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The Writings in Prose and Verse of Eugene Field

Eugene Field

ISBN 10: 1154369587 / ISBN 13: 9781154369588
Published by General Books, 2010
Used Condition: Good
From Better World Books (Mishawaka, IN, U.S.A.)

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Shows some signs of wear, and may have some markings on the inside. Bookseller Inventory # GRP78193518

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Title: The Writings in Prose and Verse of Eugene ...

Publisher: General Books

Publication Date: 2010

Book Condition:Good

About this title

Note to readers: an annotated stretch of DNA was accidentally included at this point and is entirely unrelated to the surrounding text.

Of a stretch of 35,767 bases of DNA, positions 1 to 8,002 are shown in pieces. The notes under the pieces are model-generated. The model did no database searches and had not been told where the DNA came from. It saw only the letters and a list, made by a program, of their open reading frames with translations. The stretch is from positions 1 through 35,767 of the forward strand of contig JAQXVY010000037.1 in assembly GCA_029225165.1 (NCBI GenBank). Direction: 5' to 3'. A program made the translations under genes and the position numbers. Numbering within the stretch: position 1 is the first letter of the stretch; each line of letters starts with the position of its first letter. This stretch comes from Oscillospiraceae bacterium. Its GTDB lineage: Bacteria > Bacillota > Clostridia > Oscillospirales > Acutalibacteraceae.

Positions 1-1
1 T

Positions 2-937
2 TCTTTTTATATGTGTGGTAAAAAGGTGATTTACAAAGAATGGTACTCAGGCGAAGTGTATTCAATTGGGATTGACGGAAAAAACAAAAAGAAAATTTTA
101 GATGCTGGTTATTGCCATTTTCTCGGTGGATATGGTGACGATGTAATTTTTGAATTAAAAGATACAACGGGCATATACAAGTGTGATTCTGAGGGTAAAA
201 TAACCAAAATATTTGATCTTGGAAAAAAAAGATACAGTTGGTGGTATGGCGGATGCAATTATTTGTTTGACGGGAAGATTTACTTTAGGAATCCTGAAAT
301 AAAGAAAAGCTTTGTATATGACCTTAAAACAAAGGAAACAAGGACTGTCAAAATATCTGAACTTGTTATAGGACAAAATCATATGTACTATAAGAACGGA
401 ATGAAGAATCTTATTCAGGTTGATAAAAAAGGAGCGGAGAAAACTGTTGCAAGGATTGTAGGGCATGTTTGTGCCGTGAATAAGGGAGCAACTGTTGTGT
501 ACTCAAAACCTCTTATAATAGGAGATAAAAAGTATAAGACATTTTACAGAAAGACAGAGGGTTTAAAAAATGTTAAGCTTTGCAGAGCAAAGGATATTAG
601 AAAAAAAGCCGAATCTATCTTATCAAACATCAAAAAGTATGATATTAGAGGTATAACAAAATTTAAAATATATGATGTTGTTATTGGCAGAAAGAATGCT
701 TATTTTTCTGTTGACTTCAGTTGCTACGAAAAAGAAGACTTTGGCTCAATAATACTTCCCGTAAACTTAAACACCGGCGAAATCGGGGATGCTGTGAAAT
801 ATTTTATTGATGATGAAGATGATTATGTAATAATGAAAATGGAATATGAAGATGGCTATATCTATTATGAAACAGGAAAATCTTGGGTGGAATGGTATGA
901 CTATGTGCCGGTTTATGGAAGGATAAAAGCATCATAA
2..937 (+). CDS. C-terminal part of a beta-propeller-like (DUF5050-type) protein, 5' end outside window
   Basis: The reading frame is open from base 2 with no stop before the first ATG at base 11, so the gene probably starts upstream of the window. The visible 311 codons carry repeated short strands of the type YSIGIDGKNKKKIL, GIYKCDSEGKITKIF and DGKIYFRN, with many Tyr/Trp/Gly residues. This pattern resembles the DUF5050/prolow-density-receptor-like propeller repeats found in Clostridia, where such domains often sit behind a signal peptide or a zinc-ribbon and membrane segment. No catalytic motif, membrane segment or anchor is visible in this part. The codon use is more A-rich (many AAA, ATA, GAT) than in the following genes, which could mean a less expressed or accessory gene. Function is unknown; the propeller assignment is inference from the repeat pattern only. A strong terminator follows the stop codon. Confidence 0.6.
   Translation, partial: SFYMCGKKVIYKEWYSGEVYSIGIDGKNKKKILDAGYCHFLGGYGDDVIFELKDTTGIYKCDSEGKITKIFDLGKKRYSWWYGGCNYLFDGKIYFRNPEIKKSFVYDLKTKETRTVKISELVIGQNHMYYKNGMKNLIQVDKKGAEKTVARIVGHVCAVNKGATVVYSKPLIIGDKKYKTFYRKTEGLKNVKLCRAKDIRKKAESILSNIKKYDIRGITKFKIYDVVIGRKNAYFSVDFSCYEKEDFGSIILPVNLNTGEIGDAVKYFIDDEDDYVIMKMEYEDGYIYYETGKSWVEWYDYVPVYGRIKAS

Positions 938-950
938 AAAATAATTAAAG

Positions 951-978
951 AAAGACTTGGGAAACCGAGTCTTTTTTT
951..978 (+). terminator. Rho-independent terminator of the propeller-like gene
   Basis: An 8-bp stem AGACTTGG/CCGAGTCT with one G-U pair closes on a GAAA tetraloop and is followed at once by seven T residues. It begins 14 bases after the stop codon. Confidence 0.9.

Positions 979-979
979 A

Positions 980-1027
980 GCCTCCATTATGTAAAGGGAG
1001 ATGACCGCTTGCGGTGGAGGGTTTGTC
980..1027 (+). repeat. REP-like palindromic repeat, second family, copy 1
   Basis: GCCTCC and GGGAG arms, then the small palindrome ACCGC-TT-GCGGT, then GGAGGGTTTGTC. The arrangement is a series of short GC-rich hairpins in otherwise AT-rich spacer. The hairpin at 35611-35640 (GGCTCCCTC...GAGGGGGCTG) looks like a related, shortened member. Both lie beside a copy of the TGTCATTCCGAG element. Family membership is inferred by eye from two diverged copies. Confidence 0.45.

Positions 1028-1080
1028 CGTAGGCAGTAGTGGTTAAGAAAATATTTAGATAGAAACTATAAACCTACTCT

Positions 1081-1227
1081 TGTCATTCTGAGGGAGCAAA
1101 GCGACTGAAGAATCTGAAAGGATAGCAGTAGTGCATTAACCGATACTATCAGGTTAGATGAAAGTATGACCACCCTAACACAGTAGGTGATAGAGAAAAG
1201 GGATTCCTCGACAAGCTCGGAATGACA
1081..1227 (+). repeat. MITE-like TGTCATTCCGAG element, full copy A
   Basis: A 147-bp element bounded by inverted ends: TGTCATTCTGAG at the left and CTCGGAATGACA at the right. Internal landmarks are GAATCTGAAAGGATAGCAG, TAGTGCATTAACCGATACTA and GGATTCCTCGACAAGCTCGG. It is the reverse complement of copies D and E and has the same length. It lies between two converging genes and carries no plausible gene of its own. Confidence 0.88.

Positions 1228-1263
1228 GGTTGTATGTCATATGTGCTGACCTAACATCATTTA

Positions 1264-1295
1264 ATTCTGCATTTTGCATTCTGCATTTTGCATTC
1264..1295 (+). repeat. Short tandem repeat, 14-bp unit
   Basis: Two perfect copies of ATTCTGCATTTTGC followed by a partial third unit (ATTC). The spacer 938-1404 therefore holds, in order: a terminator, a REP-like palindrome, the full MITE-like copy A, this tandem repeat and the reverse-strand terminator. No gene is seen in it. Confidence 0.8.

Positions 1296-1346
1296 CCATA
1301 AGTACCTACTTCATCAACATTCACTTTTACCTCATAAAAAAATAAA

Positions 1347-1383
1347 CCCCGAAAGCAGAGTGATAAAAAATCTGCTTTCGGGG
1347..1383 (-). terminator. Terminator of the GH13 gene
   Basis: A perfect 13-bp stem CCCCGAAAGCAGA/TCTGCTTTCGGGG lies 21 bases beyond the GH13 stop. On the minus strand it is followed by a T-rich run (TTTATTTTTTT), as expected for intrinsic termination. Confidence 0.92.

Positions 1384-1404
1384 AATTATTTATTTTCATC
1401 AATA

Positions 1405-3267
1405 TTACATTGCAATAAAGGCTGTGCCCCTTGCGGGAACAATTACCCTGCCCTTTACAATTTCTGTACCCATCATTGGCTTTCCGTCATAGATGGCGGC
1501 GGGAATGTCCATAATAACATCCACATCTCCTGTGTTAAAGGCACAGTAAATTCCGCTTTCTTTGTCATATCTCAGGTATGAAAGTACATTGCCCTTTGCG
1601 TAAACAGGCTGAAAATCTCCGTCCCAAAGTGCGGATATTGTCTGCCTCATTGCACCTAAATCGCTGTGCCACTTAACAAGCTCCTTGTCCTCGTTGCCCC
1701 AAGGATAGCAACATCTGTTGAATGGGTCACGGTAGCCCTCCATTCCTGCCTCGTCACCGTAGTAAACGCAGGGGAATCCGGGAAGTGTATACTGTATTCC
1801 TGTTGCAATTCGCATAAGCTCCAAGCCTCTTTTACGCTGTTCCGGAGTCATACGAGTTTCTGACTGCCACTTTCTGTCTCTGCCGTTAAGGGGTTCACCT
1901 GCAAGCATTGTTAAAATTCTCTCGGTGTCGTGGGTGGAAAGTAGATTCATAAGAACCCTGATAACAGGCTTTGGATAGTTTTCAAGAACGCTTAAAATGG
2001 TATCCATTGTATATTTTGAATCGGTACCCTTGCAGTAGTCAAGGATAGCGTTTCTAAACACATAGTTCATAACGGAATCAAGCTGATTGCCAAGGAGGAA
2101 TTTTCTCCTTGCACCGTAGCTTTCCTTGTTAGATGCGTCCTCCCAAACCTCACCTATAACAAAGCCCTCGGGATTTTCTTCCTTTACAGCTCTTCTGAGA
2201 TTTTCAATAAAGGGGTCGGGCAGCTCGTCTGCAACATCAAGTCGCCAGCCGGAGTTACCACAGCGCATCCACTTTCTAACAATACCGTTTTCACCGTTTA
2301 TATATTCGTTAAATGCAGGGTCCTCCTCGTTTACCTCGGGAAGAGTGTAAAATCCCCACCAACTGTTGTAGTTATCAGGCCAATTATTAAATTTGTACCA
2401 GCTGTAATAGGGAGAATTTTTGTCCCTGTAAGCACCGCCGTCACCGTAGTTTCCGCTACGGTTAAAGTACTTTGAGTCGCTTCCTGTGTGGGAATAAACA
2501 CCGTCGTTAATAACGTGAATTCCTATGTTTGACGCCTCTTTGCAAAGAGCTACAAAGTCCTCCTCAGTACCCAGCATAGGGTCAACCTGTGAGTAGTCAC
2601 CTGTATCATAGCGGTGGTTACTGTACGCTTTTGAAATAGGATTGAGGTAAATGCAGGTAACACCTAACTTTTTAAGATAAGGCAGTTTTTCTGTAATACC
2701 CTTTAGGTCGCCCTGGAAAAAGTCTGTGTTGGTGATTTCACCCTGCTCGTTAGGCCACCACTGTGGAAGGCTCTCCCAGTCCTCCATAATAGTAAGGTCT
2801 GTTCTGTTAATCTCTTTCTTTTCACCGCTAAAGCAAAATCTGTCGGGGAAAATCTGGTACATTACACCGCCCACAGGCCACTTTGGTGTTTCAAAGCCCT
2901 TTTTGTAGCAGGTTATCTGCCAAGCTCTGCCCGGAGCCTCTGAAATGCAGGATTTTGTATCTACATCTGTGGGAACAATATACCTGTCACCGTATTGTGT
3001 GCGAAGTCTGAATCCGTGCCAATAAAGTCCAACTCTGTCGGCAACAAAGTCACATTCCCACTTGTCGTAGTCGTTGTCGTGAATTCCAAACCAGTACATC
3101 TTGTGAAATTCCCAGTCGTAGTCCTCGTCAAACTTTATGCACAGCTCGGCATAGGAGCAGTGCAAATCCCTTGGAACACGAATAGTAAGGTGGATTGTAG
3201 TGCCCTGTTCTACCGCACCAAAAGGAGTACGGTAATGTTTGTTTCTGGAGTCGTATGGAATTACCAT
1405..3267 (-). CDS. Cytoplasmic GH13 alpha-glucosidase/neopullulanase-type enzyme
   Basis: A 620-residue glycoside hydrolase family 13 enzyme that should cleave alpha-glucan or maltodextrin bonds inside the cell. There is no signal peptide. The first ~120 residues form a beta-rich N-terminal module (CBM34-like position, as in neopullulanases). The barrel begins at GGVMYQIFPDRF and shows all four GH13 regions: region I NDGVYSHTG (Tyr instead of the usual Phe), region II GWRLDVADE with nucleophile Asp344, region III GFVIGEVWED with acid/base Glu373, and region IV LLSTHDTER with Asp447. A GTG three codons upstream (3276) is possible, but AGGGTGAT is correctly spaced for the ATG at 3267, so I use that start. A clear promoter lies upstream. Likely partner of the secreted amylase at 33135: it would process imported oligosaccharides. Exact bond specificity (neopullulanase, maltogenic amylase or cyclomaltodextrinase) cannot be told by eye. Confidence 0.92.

This historic book may have numerous typos and missing text. Purchasers can download a free scanned copy of the original book (without typos) from the publisher. Not indexed. Not illustrated. 1899 Excerpt: ...that he is dead; he will surely kill us!" The gamest man in the world would n't have stood the ghost of a show in the face of those murderous weapons now brought to bear on the fallen and crushed wretch. "If he ain't dead already he 's so near it that there ain't no fun in it," said Bill Merridew. In spite of this assurance, however, the party advanced cautiously toward the man. Convinced finally that there was no longer cause for alarm, Barber Sam strode boldly up to the body, bent over it, tore off the hat and pulled aside the muslin half-mask. One swift glance at the outlaw's face, and Barber Sam recoiled. "Great God!" he cried, "Miss Woppit!" It was, indeed, Miss Woppit--the fairhaired, shy-eyed boy who for months had masqueraded in the camp as a woman. Now, that masquerade disclosed and the dreadful mystery of the past revealed, the nameless boy, fair in spite of his crimes and his hideous wounds, lay dying in the dust and gravel of the road. Jim Woppit and his posse, a mile away, had heard the pistol-shot. It seemed but a moment ere they swept down the road to the scene of the tragedy; they came with the swiftness of the wind. Jim Woppit galloped ahead, his swarthy face the picture of terror. "Who is it--who 's killed--who 's hurt?" he asked. Nobody made answer, and that meant everything to Jim. He leapt from his horse, crept to the dying boy's side and took the bruised head into his lap. The yellowish hair had fallen down about the shoulders; Jim stroked it and spoke to the white face, repeating "Willie, Willie, Willie," over and over again. The presence and the voice of that evil brother, whom he had so bravely served, seemed to arrest the offices of Death. The boy came slowly to, opened his eye...

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